"One Salt Sea" by Seanan McGuire

Pros: This book didn’t wrench my emotions around like the last few did.
Cons: The basic plot felt like what I’d just read in another book in this series.
Rating: 4 out of 5

Review book courtesy of Penguin Group

 

Toby’s life is finally settling down; she’s adjusting to being a countess, she’s taken on a squire, and she’s even dating. It’s only a matter of time before the other shoe drops. The children of the Duchess of Saltmist have been kidnapped, and Toby has only a short amount of time to find them. The Duchess has accused the Queen of the Mists of their kidnapping, and so it’s up to Toby to prove her queen’s innocence. If she can’t, there will be war between the Fae of land and sea. As she searches on land and under the sea one thing becomes clear: someone doesn’t want her to find these children, and they’re willing to do anything to keep her from them.


 

I’m a big October Daye fan, and I’ve been looking forward to One Salt Sea ever since I finished Late Eclipses. So much happened there that I had a few concerns about where the series was headed. Thank goodness I don’t seem to have anything to worry about! Ms. McGuire is wise to give us a plot that eases off the emotional throttle a bit, giving me as a reader the chance to adjust to some of the changes that have taken place. My main gripe about the plot, however, is that we just had a child abduction plot two books ago, in An Artificial Night. The stakes are more political than personal this time, but I was still left with a bit of a “Didn’t I just read this?” feeling which was a bit unsatisfying. It also took away a decent amount of the emotional suspense, since I felt that like the other book, things would be resolved.

Ms. McGuire’s wonderful humor is definitely still in evidence. She’s got a wonderful sense of the absurd, which leads to one of my favorite paranormal moments of any book: a changeling Countess riding on a mermaid’s lap in a wheelchair down one of San Francisco’s many hills in order to escape an assassination attempt. Toby’s conversation with her former Duke as he convinces her to take a squire is also not to be missed, especially if you’ve ever done any heavy swordfighting.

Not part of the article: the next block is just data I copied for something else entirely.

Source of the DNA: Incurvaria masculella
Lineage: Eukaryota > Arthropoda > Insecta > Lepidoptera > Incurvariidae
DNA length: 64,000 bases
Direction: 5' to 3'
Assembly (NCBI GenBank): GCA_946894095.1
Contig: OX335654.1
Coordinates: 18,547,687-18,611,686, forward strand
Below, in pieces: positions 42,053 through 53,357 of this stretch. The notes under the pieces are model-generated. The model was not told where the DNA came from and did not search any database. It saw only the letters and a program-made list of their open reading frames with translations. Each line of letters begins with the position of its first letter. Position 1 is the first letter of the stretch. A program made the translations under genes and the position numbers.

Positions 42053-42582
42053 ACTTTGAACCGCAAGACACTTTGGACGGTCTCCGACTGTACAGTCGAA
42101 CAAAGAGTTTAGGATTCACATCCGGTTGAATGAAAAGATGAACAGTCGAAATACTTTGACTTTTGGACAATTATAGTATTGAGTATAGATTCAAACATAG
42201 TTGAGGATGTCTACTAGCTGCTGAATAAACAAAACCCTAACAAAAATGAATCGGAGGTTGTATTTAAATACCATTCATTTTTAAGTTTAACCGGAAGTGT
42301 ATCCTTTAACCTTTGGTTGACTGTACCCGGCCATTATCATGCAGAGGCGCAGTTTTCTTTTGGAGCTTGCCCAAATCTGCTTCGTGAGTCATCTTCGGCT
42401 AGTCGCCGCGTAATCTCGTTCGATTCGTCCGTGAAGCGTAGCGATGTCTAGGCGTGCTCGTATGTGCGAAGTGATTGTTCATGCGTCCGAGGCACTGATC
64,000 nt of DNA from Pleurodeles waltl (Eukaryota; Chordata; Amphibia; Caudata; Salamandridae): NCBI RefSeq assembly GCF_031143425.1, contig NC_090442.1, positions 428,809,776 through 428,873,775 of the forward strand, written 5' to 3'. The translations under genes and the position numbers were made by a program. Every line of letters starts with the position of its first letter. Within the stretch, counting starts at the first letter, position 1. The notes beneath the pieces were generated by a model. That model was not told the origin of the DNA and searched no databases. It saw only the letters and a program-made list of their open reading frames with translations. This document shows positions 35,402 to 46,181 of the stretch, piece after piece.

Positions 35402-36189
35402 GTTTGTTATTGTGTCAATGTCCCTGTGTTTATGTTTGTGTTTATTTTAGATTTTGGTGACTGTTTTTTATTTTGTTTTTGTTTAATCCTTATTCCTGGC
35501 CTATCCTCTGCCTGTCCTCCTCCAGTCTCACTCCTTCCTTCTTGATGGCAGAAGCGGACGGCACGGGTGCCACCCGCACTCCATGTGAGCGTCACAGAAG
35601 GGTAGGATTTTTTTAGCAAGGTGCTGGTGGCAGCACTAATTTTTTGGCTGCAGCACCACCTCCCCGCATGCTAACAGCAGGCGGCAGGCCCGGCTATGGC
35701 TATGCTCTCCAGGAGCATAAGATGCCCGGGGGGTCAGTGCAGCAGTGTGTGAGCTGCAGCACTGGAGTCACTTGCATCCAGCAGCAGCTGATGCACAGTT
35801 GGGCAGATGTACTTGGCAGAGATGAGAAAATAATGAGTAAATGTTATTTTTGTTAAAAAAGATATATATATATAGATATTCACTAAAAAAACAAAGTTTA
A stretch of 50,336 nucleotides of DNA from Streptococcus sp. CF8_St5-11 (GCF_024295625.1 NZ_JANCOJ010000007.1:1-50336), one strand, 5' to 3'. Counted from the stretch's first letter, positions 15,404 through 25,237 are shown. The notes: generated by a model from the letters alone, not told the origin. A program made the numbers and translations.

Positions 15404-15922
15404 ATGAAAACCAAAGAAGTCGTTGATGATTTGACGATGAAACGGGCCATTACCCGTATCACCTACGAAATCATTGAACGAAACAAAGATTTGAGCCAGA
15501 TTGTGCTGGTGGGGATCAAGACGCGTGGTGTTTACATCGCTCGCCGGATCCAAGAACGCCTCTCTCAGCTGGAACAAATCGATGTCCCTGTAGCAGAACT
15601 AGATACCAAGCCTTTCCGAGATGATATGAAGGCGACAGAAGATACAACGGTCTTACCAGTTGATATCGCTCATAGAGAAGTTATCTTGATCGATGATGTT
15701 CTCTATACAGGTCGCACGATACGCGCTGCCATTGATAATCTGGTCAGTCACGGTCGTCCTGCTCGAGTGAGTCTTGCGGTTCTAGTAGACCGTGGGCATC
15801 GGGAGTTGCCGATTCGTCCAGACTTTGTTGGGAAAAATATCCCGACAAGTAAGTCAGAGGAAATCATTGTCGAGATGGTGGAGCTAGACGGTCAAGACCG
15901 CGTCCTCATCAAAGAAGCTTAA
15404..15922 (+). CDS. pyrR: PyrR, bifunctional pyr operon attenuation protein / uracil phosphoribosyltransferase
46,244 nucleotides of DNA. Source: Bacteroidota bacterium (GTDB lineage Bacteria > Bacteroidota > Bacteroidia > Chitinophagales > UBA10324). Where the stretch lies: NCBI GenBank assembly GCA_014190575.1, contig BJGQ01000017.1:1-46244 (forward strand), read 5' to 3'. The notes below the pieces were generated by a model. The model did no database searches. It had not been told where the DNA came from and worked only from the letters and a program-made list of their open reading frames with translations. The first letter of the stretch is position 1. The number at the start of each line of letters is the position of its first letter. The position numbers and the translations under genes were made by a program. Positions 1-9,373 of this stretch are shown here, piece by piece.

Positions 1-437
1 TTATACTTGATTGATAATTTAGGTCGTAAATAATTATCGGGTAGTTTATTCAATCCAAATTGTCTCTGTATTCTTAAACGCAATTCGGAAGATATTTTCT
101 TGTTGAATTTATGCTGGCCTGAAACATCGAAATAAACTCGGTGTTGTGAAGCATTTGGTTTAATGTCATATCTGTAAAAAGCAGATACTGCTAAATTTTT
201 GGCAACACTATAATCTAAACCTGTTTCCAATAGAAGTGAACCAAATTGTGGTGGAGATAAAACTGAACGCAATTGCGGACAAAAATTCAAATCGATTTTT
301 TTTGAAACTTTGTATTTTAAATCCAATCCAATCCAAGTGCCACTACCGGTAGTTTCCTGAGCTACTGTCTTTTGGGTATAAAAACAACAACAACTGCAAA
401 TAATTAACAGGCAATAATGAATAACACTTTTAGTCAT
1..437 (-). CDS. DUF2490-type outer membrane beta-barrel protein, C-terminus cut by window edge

It was also somewhat surprising to see the way that some of the over-arcing conflicts in the last few books were dealt with. One, arguably the major twist of the book, I thought happened too soon. It felt almost too convenient, and I would have been curious to see what Toby would have done had she been forced to deal with it a bit longer. A second conflict’s resolution was hinted at by a bit of prophecy, which is why I wasn’t as surprised to see that arc end the way that it did. Prophecy can be tricky for a writer, since they generally don’t want to give away too much. I found this one rather easy to figure out, and I’m not sure if that was intentional or not but I can’t help wishing it had been a little more obtuse.

We also get to find out a lot more about who Toby really is, which can be a lot to absorb if you as a reader aren’t too terribly familiar with fae lore. I was very glad to not find the revelations overwhelming; rather, I’m not desperate for the next book so that I can see how they’re going to play out over the story as a whole! I also found Toby’s visit to the Duchy of Saltmist enlightening, since it gave me a chance to see a contrast to the courts Toby usually frequents.

All in all, I found “One Salt Sea” to be another solid addition to the October Daye series. Its slower emotional pacing (because of the similar kidnapping plot) gave me a chance to sit back and watch changes being played out without the entire combination being too overwhelming. There are still plenty of changes happening, and although one or two may feel a bit rushed, they still open up even more interesting possibilities for Toby and her friends. I’m eagerly looking forward to the next installation in this series.

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